Knowledge Representation

Cases are represented in PANNDA by means of frames.  In the FINDER implementation, the frames are "flat", ie, they are vectors.  The vector slots represent the legal facts of the case which were determined by experts in the area to be of legal significance.

"Legal facts" may contain a significant amount of expert knowledge themselves.  Thus, one of the facts of interest in FINDER is that one of the parties was, or was not, the occupier of the premises.  "Occupier" is itself a term of some complexity, so that it would be possible, or at least useful, to construct an expert system adviser to identify if a person is or is not an "occupier" of premises.

In FINDER, this representation of the cases is the sole input of expert knowledge into the system.  In our experience, lawyers are able to identify the slots and to use them to represent cases in a number of areas without a need for close supervision by a "knowledge engineer".  This self-sufficiency is an important design criterion in all of the work done by the DataLex Project, for we believe that it is a mistake to distance the expert from the final product.

Inference mechanisms

In a consultation, FINDER solicits information from the user which will allow the construction of the full case information for the user's situation.  At the current state of development, there are no checks that the user really does have a finder problem, although there are several consistency checks later in the process which may serve to identify that problem.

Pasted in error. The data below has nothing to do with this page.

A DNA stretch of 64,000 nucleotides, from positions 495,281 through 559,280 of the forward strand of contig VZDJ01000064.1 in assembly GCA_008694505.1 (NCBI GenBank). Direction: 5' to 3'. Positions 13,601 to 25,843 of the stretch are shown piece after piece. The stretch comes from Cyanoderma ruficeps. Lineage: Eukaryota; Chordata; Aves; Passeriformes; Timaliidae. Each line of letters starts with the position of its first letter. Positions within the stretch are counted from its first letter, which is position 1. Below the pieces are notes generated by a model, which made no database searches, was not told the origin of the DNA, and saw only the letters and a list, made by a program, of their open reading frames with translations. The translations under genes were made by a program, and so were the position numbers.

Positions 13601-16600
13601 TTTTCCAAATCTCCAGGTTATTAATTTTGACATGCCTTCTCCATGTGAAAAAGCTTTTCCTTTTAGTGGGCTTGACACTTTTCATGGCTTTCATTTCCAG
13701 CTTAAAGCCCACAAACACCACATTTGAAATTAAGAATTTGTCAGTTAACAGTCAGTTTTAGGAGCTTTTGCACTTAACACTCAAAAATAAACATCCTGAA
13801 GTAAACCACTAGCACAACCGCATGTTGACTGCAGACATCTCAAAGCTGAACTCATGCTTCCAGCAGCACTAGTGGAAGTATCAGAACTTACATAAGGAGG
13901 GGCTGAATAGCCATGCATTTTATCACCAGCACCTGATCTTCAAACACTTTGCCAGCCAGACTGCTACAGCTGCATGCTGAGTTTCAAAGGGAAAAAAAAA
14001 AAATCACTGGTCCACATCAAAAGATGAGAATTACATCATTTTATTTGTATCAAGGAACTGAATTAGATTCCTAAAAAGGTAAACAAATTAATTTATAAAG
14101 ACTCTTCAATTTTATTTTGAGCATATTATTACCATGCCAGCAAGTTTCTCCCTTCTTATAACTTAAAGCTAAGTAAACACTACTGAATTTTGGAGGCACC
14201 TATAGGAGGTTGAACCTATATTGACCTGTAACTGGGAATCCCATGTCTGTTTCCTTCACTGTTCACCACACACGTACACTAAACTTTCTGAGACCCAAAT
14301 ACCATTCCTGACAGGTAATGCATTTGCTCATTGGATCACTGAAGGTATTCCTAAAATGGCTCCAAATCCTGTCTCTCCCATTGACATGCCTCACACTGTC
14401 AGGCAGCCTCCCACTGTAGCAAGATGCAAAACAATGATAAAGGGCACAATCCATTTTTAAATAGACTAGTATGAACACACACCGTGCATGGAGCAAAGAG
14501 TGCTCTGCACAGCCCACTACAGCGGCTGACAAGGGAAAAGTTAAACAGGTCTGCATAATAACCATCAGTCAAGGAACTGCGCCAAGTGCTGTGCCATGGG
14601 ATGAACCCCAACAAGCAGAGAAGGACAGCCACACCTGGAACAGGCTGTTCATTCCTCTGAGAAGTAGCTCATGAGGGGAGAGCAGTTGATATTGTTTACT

Once the information from the user has been obtained, FINDER calculates a measure of similarity between the client user's case and all other cases in the knowledge base.

Although a number of different algorithms have been used in FINDER, the current one is the original and performs as well as any.  A weighted Euclidean distance is used as the basic measure of dissimilarity.  The weights could be supplied by the expert but, if not, they are generated automatically by weighting each variable an amount inversely proportional to the variance of that variable across the knowledge base.

This "inverse variance" weighting requires a few words of explanation, since ordinarily high variance variables are more important in discriminant analysis.  Our reasoning was that a variable is included in the knowledge base because the expert believed that it was legally significant.  If the variable has a very low variance, then it is not significant for its discriminating powers; we reasoned that it must be because of its greater legal significance.15

Nearest Neighbour

Once the distances are calculated, FINDER searches the knowledge base for that case which is "closest" to the user described case.  The system then predicts that the outcome of the users case will be the same as that of the "nearest neighbour".